"We are impressed by the fact that the clear purpose of the exclusion was to *235 protect the insurer from over-friendly lawsuits, which nearly always would exist where plaintiff and insured defendant are bound by ties of kinship and are living together."

Such family exclusion provisions have been usually held valid unless forbidden by statute. 7 Am.Jur. (2) Automobile Insurance, Sec. 131, p. 452.

The insurer defended the negligence action brought by Priscilla Harp against her husband and father, but informed the father, the named insured, that it did not waive its right to the defense afforded it by the aforequoted exclusion clause, and the notice was timely given. There is no non-waiver notice in the record as to the defense of the action against the husband, but when the insurer's liability under the policy was inferentially put in issue by the filing of the negligence action the insurer notified its named insured, Clyde Harrison, in writing that it would not defend the action because it was not liable under the exclusion in its policy and wrote, "We are giving similar notice to Mr. Harp." It was after this that the insurer undertook defense of the negligence action and obtained the nonwaiver agreement signed by the named insured, Clyde Harrison, but there is no such non-waiver agreement executed by Eugene Harp, the driver of the insured car. However, it is not denied in the record that the husband, Eugene Harp, was notified by the insurer that it claimed no liability under the exclusion in its policy, but we do not believe this is a controlling factor as we shall demonstrate later in this opinion.

Whether it was necessary for the insurance carrier to obtain such a non-waiver agreement from Harp in order to preserve its exclusion in the policy after undertaking defense of the claim against him is a question we have not been able to find answered in a decided case.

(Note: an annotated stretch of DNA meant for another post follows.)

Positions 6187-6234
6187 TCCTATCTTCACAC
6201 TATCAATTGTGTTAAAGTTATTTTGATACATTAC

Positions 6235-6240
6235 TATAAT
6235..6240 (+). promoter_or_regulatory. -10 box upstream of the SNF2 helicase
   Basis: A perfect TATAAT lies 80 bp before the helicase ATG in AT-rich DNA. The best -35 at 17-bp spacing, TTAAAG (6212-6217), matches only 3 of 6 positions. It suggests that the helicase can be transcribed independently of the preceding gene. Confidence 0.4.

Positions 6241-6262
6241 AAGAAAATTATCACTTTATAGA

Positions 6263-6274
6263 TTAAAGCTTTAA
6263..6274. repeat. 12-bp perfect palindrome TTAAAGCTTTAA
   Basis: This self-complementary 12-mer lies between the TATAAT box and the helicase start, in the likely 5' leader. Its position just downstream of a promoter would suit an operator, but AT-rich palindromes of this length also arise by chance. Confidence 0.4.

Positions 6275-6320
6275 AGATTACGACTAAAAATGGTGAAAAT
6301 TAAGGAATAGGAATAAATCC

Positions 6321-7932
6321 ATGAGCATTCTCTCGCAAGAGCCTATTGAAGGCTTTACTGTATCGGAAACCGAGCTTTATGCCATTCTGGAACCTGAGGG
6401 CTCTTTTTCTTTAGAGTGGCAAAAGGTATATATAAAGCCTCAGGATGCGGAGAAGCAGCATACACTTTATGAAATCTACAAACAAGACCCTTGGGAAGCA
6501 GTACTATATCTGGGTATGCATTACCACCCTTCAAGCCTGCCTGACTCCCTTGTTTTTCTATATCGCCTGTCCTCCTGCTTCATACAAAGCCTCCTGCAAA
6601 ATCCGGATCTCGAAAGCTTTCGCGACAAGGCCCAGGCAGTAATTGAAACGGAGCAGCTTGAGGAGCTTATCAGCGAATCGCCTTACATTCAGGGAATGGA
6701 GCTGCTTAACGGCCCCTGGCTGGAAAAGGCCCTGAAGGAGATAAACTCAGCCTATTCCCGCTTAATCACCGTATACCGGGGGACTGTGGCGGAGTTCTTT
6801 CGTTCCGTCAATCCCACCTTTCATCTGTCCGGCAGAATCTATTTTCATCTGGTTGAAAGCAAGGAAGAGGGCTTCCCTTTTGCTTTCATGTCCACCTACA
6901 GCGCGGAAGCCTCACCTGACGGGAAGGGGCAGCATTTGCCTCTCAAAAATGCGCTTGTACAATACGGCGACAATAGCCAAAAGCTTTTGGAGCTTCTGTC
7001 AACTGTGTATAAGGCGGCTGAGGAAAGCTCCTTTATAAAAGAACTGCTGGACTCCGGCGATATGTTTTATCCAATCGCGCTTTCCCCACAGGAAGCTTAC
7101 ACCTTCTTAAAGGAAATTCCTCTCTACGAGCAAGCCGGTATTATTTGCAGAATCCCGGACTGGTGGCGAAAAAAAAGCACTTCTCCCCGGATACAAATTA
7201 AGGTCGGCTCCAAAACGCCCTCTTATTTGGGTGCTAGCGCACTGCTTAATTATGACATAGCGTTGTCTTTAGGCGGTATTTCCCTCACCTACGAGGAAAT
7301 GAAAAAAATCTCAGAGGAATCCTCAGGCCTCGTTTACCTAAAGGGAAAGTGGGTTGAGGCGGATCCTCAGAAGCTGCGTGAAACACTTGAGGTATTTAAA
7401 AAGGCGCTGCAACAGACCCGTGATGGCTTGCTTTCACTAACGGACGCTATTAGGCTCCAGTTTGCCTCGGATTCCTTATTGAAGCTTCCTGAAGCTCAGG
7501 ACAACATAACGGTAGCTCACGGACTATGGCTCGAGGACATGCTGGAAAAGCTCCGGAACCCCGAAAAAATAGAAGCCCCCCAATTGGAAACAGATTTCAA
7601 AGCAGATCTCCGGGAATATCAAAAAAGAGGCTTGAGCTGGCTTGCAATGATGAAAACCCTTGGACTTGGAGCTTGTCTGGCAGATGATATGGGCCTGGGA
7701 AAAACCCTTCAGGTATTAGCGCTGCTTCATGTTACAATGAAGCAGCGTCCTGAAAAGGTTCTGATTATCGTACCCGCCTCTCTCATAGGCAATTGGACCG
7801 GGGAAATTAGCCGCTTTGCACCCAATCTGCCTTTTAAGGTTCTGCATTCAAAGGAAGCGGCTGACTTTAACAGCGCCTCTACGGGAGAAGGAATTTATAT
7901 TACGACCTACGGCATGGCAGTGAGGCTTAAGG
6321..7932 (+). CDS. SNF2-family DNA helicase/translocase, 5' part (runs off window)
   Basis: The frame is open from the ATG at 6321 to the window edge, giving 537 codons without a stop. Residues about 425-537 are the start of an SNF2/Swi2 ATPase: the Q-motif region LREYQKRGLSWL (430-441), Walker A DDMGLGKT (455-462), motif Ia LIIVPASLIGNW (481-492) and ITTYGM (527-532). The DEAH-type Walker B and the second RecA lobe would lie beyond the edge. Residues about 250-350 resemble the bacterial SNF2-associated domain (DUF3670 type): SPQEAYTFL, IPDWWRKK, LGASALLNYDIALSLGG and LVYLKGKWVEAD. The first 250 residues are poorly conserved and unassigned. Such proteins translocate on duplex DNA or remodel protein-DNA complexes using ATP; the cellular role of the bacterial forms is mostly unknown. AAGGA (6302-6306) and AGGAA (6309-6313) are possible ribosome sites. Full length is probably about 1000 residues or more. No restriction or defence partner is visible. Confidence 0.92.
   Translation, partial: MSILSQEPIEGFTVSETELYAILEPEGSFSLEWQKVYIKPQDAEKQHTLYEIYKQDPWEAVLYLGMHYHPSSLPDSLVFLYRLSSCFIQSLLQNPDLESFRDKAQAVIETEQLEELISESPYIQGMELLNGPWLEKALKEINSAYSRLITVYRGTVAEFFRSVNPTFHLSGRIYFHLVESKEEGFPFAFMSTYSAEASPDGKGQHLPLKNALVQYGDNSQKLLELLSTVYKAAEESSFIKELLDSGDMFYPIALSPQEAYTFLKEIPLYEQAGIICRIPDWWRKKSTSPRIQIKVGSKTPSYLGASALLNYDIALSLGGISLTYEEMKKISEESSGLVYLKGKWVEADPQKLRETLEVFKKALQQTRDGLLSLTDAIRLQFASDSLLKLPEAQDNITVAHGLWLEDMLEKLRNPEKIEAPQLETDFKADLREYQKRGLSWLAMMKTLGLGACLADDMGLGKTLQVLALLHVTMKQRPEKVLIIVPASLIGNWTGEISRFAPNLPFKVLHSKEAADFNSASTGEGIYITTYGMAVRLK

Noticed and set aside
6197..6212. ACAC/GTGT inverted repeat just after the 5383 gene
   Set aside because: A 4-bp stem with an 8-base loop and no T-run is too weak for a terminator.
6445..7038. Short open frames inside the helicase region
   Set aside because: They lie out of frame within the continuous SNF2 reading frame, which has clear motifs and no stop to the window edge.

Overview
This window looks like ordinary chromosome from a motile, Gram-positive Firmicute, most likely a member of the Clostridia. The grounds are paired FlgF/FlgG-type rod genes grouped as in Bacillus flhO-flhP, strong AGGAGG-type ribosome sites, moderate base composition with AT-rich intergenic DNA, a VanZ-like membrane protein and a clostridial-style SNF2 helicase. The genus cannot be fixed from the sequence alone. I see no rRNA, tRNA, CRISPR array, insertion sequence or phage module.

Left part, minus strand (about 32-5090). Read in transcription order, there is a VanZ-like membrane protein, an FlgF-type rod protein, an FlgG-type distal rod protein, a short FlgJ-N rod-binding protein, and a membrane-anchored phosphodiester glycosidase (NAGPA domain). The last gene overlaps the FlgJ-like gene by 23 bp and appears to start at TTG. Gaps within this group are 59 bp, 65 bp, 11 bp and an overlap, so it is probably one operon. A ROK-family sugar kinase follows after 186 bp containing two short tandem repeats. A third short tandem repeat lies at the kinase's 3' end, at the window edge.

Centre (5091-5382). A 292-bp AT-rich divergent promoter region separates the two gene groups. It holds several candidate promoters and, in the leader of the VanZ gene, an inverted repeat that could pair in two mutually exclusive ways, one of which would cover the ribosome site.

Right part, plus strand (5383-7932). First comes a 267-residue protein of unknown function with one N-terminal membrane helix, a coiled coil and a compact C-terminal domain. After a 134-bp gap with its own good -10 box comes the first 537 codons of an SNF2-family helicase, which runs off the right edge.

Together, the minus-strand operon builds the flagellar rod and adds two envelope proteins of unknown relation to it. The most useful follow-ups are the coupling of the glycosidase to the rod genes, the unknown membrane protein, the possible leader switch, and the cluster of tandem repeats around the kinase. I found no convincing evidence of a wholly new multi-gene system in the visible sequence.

The insurance policy here involved undertakes "to pay on behalf of the insured all sums which the insured shall become legally obligated to pay as damages * * *" and the husband, the driver of the insured car, is protected by the policy. He is a third party beneficiary of a contract of insurance between the owner of the car and the insurance company, and it seems to us that his rights in such circumstances should not exceed the rights of the named insured. The driver's rights are derivative rights; they stem from the contract of insurance between the car-owner and the insurance carrier, and are governed by it and subject to its exclusions. We conclude, therefore, that the insurance carrier was not required to obtain a non-waiver agreement from Harp, but could rely on the non-waiver agreement it obtained from its named insured, the other party to its insurance contract, to save its right to assert the exclusion in the policy as a defense to the present action against it where the named insured and the additional insured are sued jointly, as here.

The judgment is reversed and judgment directed to be entered for the appellant.

All concur.